Science and the Sacred

Science and the Sacred


Making Sense of the Natural World

image-question4-large.jpgAs we have often stated throughout both our website and this blog, the mission of the BioLogos Foundation is to promote the harmony of faith and modern science, such as the theory of evolution. Often, to help share this vision we focus on the sound evidence behind modern scientific theories and why they do not pose a problem for Christian theology. However, the vision of BioLogos is not simply to show that science and faith are able to coexist. Rather, we believe that both faith and science lead to truth about God and creation.

Just as embracing evolution can lead to a deeper understanding of the Creator, embracing the Creator can lead to a better understanding of the natural world around us. Faith does not simply have to accommodate scientific ideas; it can in fact enrich them. Oxford professor and theologian Alister McGrath puts it beautifully:

“The Christian vision of reality offers us a standpoint from which we may view the natural world, and see certain things that others might indeed regard as puzzling, or strange — such as fine-tuning — as consonant with the greater picture that the Christian has to offer.”

-Alister McGrath, A Fine-Tuned Universe
Though we often use this blog to promote scientific ideas, this does not mean the BioLogos team takes matters of faith and theology lightly. We are committed to God and to promoting a perspective of the origins of life that is both theologically and scientifically sound. Neither science nor religion are an exhaustive source of truth. Rather, each one complements the other in our pursuit of truth.

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Daniel Mann

posted September 22, 2009 at 6:28 pm


BioLogos,
You cited Alister McGrath’s statement:
“The Christian vision of reality offers us a standpoint from which we may view the natural world, and see certain things that others might indeed regard as puzzling, or strange — such as fine-tuning — as consonant with the greater picture that the Christian has to offer.”
I certainly agree with this, but isn’t “fine-tuning” an example of Intelligent Design reasoning–something you eschew?



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Wesley R. Elsberry

posted September 23, 2009 at 6:13 am


I’m not certain of the original provenance of fine-tuning arguments, but I know that they cannot be claimed to be the product of “intelligent design reasoning”. One can certainly find fine-tuning among the arguments of natural theology, as in the Rev. William Paley’s 1802 book, “Natural Theology”.
At best, the “intelligent design” creationism advocates can claim that fine-tuning arguments are consonant with their own views, not that they have originated any such argument. “Intelligent design” creationism is about as intellectually barren as the surface of the moon, having raided natural theology and earlier forms of religious antievolution for its content, adding technical epicycles to such standard objections as “what good is half a wing?” and “evolution is too improbable”. Of course, “intelligent design” creationism is simply a sham engaged in to inject as many religious antievolution arguments as possible into the public school curriculum, so it is not unexpected that its advocates would seek to borrow justification wherever they think they can find it.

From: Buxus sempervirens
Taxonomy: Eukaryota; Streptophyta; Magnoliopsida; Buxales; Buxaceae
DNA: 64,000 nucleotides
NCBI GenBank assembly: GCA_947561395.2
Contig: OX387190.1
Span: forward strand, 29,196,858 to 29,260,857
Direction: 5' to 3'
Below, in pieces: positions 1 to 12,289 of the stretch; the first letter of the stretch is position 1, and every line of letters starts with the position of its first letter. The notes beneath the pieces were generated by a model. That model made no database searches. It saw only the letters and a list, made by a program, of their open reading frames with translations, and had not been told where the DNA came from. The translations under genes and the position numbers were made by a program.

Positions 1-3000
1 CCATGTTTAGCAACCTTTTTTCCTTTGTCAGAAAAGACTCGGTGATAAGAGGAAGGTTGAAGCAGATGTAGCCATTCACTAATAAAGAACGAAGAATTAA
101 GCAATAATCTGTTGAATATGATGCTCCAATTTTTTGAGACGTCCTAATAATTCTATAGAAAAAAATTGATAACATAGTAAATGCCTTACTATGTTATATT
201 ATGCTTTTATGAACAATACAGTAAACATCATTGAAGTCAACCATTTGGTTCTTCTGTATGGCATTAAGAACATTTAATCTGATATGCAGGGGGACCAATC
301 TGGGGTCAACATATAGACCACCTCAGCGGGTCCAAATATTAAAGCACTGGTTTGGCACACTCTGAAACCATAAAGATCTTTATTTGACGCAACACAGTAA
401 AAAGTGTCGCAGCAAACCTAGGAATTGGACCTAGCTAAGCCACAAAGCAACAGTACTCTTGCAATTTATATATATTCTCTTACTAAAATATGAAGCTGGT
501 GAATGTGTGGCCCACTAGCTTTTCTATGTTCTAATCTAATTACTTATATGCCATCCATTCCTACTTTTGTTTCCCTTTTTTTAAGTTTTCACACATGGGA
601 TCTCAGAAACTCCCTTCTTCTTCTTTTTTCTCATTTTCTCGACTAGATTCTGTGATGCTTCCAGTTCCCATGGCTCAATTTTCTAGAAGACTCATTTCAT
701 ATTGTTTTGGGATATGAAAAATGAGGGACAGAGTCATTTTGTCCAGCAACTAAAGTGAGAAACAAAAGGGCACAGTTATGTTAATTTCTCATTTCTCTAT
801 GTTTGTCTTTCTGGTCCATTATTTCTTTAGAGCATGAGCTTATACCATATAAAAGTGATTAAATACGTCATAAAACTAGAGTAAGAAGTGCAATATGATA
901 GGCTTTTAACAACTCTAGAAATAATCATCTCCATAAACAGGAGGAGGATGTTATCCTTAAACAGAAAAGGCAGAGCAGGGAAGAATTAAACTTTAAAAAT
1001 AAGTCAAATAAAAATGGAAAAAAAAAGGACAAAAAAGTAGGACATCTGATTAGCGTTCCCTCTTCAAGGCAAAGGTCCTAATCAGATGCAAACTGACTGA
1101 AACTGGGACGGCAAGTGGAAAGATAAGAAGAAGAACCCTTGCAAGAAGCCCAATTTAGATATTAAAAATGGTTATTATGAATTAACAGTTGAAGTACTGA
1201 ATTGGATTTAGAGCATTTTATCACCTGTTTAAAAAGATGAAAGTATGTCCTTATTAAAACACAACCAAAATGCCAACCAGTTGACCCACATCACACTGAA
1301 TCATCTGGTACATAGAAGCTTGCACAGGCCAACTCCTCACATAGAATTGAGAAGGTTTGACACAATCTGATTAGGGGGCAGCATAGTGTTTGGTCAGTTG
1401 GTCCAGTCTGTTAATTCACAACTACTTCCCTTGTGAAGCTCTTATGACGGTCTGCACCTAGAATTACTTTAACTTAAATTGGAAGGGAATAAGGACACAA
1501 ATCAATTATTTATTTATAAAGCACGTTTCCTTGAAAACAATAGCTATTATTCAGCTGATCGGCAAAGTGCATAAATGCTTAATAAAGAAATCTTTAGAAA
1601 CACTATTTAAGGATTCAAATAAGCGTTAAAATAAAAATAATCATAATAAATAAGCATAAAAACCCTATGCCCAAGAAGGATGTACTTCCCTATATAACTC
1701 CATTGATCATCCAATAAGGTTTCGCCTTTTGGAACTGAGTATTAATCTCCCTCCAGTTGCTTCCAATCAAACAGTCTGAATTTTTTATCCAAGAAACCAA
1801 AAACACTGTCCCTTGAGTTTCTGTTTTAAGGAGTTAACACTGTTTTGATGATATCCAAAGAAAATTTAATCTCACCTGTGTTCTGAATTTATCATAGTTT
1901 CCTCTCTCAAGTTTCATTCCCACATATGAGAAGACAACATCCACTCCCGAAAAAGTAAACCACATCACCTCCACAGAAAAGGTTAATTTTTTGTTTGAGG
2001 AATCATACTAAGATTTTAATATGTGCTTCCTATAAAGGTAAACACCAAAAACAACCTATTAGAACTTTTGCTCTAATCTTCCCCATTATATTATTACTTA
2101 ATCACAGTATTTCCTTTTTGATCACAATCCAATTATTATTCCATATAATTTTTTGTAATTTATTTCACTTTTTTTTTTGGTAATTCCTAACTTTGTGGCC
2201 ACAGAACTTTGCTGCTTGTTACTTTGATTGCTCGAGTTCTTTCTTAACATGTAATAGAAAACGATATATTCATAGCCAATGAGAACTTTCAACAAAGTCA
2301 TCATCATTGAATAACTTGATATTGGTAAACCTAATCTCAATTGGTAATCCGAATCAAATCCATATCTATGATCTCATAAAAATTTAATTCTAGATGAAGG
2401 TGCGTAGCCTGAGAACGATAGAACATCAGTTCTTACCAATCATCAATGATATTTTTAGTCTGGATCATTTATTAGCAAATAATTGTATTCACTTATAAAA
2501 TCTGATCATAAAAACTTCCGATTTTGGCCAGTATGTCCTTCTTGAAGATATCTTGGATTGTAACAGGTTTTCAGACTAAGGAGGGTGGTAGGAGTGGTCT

Christians who embrace fine-tuning arguments would do well to look to the earlier and honest examples of its use as apologia for the nature and attributes of God, and to reject the associations with the inherently deceptive modern religious antievolution movement under any of its misleading labels — scientific creationism, creation science, intelligent design, critical analysis, strengths and weaknesses, academic freedom, and others.



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Beaglelady

posted September 23, 2009 at 1:16 pm


Hi Wesley; thanks for posting. Hope we’ll see you here again.



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Charlie

posted October 1, 2009 at 11:28 am


I don’t really understand how “both faith and science lead to truth about God and creation.” Are you suggesting faith and science have the potential to prove God exists and discover his role in creation? Isn’t faith believing something regardless of refuting or lacking evidence? Anyone want to clarify?



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David Fourer

posted October 6, 2009 at 9:56 am


I understand that faith and science answer different questions. I can see that while science “understands”, faith “motivates”. Science is the “where am I going” and faith is the drive to get there. Science can see and faith can move.
Personally I’m lacking interest in Christian doctrine or Jewish faith at any time in my 54-year life. I was born to a Jewish family. I don’t feel that this means I lack faith. But I am on the fringe I guess. The existence and persistence of Christianity and other big faiths is associated in my mind with many kinds of trouble, violence, irrational and irresponsible behavior.
I have to look for some balance. Occasionally I remind myself of how Martin Luther King used the Christian language and faith to drive the Civil Rights Movement–a formative experience in my life. That language, though strange, is still moving to me today.



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